The re-analysis of an old fossil has revealed features never seen before in a dinosaur, including a long, fur-like mane along its back and a pair of stiff structures jutting out from its shoulders. Scientists say these elaborate decorations were likely used for display, in what is a very early version of peacocking.
Introducing Ubirajara jubatus, a theropod dinosaur that lived 110 million years ago in the supercontinent Gondwana. In addition to brandishing an impressive mane along its back, Ubirajara featured two pairs of straw-like structures that likely protruded from its shoulders. This feature has never been seen before in a non-avian dinosaur, and it’s reminiscent of the long display feathers seen in the extant male standardwing bird-of-paradise.
That Ubirajara used these elaborate structures for display is a distinct possibility, according to the authors of the new study, published today in the journal Cretaceous Research. The chicken-sized Ubirajara may have flashed the adornment to attract a mate, intimidate male rivals, or scare off potential predators.
The sex of the specimen could not be determined, but this flamboyant display would suggest a male, given differences seen in modern male and female birds. Modern birds and ancient theropods share a common ancestor, and this discovery suggests the whole peacocking thing is something the two groups inherited from earlier dinosaur relatives. Or they acquired the same strategy independently—tough to know.
The partial skeleton was found decades ago in the Crato Formation of northeastern Brazil, and it was preserved across two slabs of limestone that, when combined, “align with each other perfectly,” wrote the authors. The specimen eventually made its way to Germany, where it’s being stored at the State Museum of Natural History in Karlsruhe. Recently, a team of paleontologists decided to take another look at the fossil with a high-resolution digital X-ray machine, revealing the previously unseen features.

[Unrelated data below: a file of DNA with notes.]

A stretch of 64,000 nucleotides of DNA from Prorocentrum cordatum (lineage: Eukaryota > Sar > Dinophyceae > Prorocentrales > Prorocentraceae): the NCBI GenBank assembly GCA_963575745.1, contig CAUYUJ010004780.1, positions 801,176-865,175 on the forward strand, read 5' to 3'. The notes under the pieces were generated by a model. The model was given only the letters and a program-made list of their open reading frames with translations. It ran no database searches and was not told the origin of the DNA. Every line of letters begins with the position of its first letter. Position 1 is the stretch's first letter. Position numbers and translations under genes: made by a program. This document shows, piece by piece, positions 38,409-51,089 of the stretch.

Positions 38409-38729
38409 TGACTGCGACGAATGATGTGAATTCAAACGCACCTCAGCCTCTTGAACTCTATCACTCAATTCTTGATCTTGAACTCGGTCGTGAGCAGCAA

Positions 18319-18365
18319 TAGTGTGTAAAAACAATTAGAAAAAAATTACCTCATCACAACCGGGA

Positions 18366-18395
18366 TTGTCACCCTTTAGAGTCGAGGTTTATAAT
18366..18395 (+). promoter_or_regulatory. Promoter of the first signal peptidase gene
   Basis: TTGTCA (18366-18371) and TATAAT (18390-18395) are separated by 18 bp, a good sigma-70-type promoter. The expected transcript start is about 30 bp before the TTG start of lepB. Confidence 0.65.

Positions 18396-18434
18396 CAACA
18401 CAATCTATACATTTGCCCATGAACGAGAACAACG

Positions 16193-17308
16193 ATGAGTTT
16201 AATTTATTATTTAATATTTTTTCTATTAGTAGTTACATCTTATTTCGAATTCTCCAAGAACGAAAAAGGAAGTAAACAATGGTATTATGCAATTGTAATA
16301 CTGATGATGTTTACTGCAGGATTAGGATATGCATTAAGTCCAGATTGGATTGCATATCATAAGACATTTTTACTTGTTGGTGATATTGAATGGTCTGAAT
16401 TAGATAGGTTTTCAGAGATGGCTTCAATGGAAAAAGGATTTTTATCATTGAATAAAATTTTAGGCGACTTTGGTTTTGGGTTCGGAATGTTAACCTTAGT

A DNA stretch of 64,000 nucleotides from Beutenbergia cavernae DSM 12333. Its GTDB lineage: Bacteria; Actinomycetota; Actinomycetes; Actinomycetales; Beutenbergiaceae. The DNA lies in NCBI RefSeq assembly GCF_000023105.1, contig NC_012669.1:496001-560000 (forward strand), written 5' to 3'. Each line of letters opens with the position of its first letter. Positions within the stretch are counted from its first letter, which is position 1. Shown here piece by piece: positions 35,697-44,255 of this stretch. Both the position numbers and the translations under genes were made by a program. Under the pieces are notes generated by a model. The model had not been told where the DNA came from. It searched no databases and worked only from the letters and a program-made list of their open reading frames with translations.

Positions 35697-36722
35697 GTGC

Despite the incompleteness of the fossil, the researchers were able to spot well-preserved filamentous structures within the limestone. The long, flat, and stiff filaments were found to be composed of keratin—the same stuff that makes up hair, feathers, and fingernails. These four filamentous structures would normally be tucked into Ubirajara’s body so as to not impede its agility, and they would likely only be deployed when needed, according to the study.
“The ribbon-like structures are unlike anything we’ve seen before. They’re elongate and flat with a ridge running along their length that likely strengthened the structures,” said University of Portsmouth paleontologist Robert Smyth, the paper’s first author, in an email. “Similar-shaped filaments are known in other dinosaurs, but none that are so large in comparison to the size of the animal.”
Smyth said Ubirajara is the earliest branch on the theropod evolutionary tree known to possess such features.
“Until now, elaborate display feathers were thought to be restricted to those dinosaurs that had already evolved complex, bird-like feathers,” he added.
The paleontologists also documented the long, thick mane of fur-like filaments. As the authors speculate, Ubirajara controlled its mane with muscles running along its back, similar to a dog’s raised hackles.
“The ‘mane’ is made up of densely packed elongate monofilaments, similar in thickness to coarse hair, that increase in length from the back of the neck along the back,” wrote Smyth in his email. “We believe that these monofilaments originated from follicles that would have given the dinosaur some ability to raise and lower them.”
Smyth said Ubirajara lived in a semi-arid environment that bordered an ancient sea, and it likely fed on small reptiles and amphibians.
Ubirajara is also important in that it’s the first non-avian dinosaur to be discovered in Brazil’s Crato formation. As for the name, “Ubirajara” means “lord of the spear” in the indigenous Tupi language, and “jubatus” means “maned” or “crested” in Latin.
Finds like this, in which paleontologists are able to study an animal’s exterior structures, are radically changing our conceptions of dinosaurs and what they looked like. At the same time, this sort of research can also yield new insights into their possible behaviors. As for Ubirajara, I’m imaging this little fellow strutting around with his four filamentous structures held high while doing a seductive dance for the dinosaur ladies.